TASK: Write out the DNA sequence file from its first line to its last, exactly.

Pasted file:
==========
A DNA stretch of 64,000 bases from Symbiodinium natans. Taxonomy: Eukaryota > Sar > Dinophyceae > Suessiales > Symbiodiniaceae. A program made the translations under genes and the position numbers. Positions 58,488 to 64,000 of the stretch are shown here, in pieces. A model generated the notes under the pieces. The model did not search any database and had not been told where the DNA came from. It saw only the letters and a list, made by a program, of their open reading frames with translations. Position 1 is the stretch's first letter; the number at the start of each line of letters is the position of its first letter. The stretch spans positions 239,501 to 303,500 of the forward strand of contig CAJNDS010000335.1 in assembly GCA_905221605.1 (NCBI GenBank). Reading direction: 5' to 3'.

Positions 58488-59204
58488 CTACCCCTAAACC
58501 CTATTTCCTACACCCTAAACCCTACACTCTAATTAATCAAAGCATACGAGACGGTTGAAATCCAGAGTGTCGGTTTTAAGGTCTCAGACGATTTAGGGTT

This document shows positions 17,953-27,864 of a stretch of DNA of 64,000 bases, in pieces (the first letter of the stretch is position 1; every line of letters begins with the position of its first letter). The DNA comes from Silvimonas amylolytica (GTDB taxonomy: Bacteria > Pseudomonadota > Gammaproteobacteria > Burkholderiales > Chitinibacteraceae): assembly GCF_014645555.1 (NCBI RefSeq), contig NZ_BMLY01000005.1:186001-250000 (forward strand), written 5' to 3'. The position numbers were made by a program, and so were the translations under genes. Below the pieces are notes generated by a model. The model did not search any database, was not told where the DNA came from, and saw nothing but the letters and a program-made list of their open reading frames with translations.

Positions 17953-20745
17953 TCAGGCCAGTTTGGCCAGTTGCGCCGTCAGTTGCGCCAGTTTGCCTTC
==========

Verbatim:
A DNA stretch of 64,000 bases from Symbiodinium natans. Taxonomy: Eukaryota > Sar > Dinophyceae > Suessiales > Symbiodiniaceae. A program made the translations under genes and the position numbers. Positions 58,488 to 64,000 of the stretch are shown here, in pieces. A model generated the notes under the pieces. The model did not search any database and had not been told where the DNA came from. It saw only the letters and a list, made by a program, of their open reading frames with translations. Position 1 is the stretch's first letter; the number at the start of each line of letters is the position of its first letter. The stretch spans positions 239,501 to 303,500 of the forward strand of contig CAJNDS010000335.1 in assembly GCA_905221605.1 (NCBI GenBank). Reading direction: 5' to 3'.

Positions 58488-59204
58488 CTACCCCTAAACC
58501 CTATTTCCTACACCCTAAACCCTACACTCTAATTAATCAAAGCATACGAGACGGTTGAAATCCAGAGTGTCGGTTTTAAGGTCTCAGACGATTTAGGGTT

This document shows positions 17,953-27,864 of a stretch of DNA of 64,000 bases, in pieces (the first letter of the stretch is position 1; every line of letters begins with the position of its first letter). The DNA comes from Silvimonas amylolytica (GTDB taxonomy: Bacteria > Pseudomonadota > Gammaproteobacteria > Burkholderiales > Chitinibacteraceae): assembly GCF_014645555.1 (NCBI RefSeq), contig NZ_BMLY01000005.1:186001-250000 (forward strand), written 5' to 3'. The position numbers were made by a program, and so were the translations under genes. Below the pieces are notes generated by a model. The model did not search any database, was not told where the DNA came from, and saw nothing but the letters and a program-made list of their open reading frames with translations.

Positions 17953-20745
17953 TCAGGCCAGTTTGGCCAGTTGCGCCGTCAGTTGCGCCAGTTTGCCTTC